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Jack-in-the-Pulpit can live up to 100 years.  The corm, similar to an onion,  grows underground and it will produce one flower if it is male or two if it is female.  The plant has the ability to change sex over it’s lifetime with only the female plant producing berries.  These berries will turn bright red and provide food for wild turkeys and wood thrushes.  The berries are listed as toxic to humans most likely because of the raphides of calcium oxalate that are present in the plant.  The sap of the plant makes an instant pain reliever when applied to a wound.  The natives used the plant in this way as well as making a red dye from the berries.  The picture below shows the unripe green berries in their cluster.

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The trees along this section of the bluffs are hanging over the edge as they start their journey to the bottom.

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Milkweed provides the only home for monarch butterfly larvae and the park has quite a large number of the plants growing along the side of the roadway.  The seed pods are getting ripe.  They will soon pop open sending the little white seeds floating on the wind.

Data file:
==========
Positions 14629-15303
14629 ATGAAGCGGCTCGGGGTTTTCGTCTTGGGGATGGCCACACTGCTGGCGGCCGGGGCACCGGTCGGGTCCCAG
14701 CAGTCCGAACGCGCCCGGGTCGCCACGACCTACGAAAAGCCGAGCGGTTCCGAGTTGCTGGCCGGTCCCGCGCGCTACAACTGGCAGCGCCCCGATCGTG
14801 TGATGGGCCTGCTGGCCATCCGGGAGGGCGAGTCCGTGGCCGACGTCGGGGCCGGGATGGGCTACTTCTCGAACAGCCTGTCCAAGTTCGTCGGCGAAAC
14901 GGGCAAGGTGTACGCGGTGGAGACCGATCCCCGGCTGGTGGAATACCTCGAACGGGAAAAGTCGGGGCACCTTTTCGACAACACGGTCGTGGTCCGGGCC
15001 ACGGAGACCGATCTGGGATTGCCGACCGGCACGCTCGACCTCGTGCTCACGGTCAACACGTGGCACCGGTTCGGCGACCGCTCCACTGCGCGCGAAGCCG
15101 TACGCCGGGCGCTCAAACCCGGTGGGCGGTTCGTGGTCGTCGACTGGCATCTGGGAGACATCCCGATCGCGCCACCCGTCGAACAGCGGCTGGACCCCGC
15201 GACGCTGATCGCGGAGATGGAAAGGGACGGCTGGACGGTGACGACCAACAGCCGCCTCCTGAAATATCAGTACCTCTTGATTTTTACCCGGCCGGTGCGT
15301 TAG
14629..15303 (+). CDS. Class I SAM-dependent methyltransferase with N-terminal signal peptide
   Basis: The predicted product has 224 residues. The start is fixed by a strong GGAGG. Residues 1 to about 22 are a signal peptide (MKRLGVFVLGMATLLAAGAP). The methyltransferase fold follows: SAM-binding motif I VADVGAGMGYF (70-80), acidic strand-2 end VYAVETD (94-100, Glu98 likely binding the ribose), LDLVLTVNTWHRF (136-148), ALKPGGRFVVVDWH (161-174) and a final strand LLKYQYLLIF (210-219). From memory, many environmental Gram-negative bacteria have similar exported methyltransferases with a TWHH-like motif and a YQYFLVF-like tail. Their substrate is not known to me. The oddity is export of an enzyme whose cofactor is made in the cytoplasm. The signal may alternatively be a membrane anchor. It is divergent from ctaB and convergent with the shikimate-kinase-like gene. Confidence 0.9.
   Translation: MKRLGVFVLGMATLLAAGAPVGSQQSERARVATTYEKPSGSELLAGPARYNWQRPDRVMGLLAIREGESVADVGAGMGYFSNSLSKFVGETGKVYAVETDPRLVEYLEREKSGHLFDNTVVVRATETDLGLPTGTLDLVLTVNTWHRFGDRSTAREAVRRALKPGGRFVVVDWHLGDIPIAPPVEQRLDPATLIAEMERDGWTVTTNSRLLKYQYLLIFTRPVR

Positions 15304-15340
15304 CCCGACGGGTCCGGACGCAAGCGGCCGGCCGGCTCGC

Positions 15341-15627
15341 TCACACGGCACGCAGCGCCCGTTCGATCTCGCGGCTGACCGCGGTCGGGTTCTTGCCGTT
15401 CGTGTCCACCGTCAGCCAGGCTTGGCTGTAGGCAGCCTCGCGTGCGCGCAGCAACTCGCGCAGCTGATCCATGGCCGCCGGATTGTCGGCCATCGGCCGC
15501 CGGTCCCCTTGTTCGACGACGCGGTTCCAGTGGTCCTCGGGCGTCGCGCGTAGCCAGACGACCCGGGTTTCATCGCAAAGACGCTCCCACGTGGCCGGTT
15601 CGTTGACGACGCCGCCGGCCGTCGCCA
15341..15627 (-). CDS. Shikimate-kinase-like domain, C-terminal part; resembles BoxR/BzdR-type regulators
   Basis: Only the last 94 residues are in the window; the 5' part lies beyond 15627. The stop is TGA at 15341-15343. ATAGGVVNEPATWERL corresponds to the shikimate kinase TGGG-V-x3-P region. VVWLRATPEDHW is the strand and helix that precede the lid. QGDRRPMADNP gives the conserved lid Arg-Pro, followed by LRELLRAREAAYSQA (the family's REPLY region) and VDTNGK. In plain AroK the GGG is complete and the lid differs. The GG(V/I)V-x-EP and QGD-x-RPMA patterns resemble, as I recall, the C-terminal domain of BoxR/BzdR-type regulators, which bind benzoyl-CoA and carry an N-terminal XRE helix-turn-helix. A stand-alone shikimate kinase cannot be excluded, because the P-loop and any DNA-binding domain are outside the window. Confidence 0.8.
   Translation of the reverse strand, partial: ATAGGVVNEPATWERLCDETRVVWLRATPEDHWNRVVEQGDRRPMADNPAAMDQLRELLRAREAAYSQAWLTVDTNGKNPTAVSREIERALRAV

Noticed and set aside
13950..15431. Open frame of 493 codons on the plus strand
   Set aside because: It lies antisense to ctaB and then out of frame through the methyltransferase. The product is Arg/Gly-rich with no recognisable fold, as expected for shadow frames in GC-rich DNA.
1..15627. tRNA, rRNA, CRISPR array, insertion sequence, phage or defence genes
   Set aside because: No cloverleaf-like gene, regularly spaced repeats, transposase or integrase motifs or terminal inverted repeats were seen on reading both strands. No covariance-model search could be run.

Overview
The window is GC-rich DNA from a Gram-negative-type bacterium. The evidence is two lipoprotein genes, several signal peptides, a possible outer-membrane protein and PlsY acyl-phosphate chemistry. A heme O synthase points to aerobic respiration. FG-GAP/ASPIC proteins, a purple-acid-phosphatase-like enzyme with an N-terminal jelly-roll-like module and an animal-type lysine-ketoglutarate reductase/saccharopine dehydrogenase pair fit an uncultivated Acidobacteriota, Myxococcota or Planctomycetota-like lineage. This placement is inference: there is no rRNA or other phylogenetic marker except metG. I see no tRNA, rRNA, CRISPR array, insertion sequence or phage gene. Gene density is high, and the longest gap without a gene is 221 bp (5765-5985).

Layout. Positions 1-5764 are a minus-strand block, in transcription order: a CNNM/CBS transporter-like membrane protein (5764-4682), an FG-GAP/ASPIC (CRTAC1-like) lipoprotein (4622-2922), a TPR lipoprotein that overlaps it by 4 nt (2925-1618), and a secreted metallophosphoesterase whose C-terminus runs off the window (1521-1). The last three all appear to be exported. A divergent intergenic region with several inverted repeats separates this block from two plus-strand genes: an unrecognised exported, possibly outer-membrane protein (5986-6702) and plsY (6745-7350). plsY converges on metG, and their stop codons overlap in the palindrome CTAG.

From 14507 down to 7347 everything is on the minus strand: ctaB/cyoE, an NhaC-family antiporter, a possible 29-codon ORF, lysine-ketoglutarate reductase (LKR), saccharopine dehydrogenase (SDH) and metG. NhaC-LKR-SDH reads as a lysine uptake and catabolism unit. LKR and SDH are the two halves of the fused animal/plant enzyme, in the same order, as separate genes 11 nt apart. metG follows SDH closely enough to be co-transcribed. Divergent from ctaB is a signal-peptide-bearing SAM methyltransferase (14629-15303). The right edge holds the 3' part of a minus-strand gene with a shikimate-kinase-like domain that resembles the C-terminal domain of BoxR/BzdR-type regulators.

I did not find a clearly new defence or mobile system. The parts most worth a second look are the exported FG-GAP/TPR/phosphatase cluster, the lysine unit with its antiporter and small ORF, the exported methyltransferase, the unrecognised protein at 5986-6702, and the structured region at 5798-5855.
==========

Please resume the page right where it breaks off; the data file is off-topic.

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Following the trail will bring you to Gates Gully where the Doris McCarthy Trail leads back up to the Kingston Road.  Just before you reach the gully one section of a sunken ship can be seen sticking out of the lake.  On August 3, 1915 the steamship Alexandria was wrecked near the entrance to the gully. The Alexandria was built in 1866 and served both as a passenger ship and a cargo ship.  On this night it was bringing 300 tons of beans and tomatoes when it was blown too close to the shore and was grounded.  The ship broke into sections and was completely destroyed.  The locals made short work of stripping everything of value above the water line.  They say that many cellars were well stocked with sugar, vinegar and canned goods for the coming winter.  In maritime tradition Captain William Bloomfield was the last man off the ship at about 2:00 am the following morning.  All passengers were brought to safety and led up the bluffs through Gates Gully. The steam remains in the lake 100 years later, just to the east of the gully.  The picture below shows the wrecked ship as seen from the shore.  The cover photo shows the ship in close up.  There is a place rusted through the rectangular part of the hull right at the waterline.  A rounded piece of hull on the left of this is briefly exposed with each rolling wave.